Her older brother was happy to help his younger sister. Striving to excel athletically is a family trait.
“She was very hungry and motivated in the offseason to get stronger, to get faster and to get better. I helped her put some training plans together to reach her goals,” Trevor said. “When we have time together, we love to train, we love to work hard and that’s something we have a lot of fun doing together.”
Spending time together is important for the Gardner children. Along with two brothers, Gardner lived with Brittany Deeley, her cousin, from a young age. Deeley graduated from SUNY Cortland with a psychology degree in December.
“Growing up, there were so many memories,” Trevor said. “In the summer, we had school off and all four of us would spend every day outside together doing stuff,” Trevor said. “We were all athletes. We’re all competitive. I’m really thankful for that, all of us as a family have great relationships.”
The hard work and her brother’s help paid off – Gardner’s minutes increased by 22 per game in her sophomore season.
Gardner was named the championship’s most valuable player of the Empire 8 conference tournament won by the Cardinals. She averaged 8.5 points, five assists, 4.5 steals and nearly three rebounds per game. Gardner’s grade-point average of 3.97 earned her the Empire 8’s Torchbearer Award that goes to the player with the highest cumulative grade-point average among the competing teams.
St. John Fisher, nationally ranked by D3hoops.com for most of 2021-22, had one of the best seasons in school history. The Cardinals finished 26-3 and reached the second round of the NCAA Tournament.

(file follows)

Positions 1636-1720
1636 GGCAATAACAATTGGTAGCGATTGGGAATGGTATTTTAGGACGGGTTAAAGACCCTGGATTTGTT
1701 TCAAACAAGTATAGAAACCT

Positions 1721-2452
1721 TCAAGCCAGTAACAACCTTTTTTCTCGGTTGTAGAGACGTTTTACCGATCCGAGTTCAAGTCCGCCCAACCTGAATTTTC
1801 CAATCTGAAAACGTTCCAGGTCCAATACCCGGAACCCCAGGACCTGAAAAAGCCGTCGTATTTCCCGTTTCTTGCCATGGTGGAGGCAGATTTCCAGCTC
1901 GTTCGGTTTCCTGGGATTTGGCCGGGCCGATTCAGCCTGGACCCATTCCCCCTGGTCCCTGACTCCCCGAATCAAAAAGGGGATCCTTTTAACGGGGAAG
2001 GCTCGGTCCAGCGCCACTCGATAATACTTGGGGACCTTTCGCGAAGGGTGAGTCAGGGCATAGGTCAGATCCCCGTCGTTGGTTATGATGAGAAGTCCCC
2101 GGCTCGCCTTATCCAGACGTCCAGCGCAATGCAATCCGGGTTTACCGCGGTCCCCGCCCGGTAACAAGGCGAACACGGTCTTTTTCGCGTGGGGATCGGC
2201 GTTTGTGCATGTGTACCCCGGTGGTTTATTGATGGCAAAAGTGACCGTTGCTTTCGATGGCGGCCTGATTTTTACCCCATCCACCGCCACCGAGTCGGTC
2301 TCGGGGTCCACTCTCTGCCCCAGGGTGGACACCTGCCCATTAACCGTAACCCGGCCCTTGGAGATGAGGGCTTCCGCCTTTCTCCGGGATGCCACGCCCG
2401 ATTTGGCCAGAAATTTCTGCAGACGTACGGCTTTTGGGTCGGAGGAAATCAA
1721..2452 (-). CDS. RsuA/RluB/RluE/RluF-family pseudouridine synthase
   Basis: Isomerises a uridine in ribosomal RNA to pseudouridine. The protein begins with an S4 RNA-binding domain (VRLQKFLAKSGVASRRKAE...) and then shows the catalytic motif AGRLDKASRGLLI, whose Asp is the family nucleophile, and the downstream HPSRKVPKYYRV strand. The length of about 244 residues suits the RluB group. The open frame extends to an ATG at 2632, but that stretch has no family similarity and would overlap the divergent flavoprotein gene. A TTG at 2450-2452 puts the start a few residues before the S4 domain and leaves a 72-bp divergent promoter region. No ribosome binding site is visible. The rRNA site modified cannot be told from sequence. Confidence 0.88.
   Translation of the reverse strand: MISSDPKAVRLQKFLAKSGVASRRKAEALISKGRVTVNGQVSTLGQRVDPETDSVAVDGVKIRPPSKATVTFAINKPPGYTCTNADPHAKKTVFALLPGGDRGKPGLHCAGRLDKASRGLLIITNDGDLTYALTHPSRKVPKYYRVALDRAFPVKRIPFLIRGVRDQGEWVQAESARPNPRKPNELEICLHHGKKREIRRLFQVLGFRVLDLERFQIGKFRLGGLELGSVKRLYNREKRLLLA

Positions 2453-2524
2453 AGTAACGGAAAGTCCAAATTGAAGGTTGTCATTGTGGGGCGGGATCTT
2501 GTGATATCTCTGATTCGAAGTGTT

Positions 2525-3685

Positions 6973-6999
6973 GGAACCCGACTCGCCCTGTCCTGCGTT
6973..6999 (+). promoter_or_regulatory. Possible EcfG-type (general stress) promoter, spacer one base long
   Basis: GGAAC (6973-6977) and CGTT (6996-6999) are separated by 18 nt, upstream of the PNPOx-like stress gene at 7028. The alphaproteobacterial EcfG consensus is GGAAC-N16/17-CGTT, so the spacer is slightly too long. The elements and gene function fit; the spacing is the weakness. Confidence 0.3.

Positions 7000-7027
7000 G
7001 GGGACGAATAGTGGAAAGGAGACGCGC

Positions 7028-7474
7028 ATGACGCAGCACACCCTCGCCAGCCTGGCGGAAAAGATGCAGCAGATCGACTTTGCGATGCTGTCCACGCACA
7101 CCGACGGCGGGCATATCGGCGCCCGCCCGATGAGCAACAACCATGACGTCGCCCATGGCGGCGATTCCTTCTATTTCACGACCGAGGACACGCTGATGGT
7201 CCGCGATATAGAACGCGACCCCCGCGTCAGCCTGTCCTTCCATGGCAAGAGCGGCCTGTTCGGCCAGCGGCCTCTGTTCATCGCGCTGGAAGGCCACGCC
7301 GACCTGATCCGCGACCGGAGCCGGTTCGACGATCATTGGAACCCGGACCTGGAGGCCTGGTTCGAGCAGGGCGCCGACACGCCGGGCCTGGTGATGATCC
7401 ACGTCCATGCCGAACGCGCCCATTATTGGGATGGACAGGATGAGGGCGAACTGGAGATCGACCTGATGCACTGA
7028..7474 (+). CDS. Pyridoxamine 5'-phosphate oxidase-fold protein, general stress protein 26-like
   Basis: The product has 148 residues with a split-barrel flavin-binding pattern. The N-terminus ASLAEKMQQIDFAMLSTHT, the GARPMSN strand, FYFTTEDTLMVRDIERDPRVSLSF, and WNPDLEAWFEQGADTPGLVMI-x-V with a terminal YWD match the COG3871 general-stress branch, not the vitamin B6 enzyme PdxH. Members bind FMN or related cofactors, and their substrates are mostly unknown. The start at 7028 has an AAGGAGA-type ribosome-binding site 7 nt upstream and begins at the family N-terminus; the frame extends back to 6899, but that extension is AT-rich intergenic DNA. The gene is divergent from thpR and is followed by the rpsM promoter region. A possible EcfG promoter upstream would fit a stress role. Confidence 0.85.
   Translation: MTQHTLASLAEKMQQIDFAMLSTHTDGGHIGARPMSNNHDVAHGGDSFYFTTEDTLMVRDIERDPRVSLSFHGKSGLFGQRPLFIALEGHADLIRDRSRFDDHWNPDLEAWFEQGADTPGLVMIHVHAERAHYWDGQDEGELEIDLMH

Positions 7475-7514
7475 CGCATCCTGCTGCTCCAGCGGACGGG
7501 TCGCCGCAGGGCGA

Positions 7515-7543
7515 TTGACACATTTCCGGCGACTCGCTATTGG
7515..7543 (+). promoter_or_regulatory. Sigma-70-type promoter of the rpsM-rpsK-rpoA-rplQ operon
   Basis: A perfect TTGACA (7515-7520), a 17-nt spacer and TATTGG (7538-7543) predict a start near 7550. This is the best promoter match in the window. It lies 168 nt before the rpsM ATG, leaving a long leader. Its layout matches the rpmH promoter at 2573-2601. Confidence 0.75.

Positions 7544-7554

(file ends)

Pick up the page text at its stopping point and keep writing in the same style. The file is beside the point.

“I think we were so good because there’s not just one player,” Gardner said. “We share the ball; anyone can have a night at any point. It’s not like we’re playing just five girls and that’s it… It’s not like people are coming off the bench and making no impact on the floor. They’re coming in and ready to go.”
As her college career has ended, Gardner has had time to reflect. She said that her mother always showed an incredible amount of support for her athletic endeavors, no matter the sport.
“I think my parents just wanted me to have fun and be happy, but to also enjoy what I’m doing and to do what I can to meet my goals but to make sure that I’m doing it in a way that I’m happy,” she said. “All my parents really ever cared about was just making sure that I’m satisfied with where I am in my career athletically and academically.”
Following in her mother’s footsteps – literally - Gardner recently ran 100 miles in a month to raise money for the American Cancer Society and is already preparing for a half-marathon this upcoming June.
Gardner is majoring in education and mathematics and wants to become a teacher, just like her mother. She wants to make a difference in her students’ lives in the classroom. She has been working at a Pre-K daycare, where she has realized she wants to work with younger kids while being certified in special education.
“It’s just really cool to see all of her hard work pay off and see her get some recognition for these four years,” Trevor said. “I think her greatest quality, and it’s something that she gets from our mom, she was the same way, she just is very social and personable and can make good connections and relationships with so many different types of people.”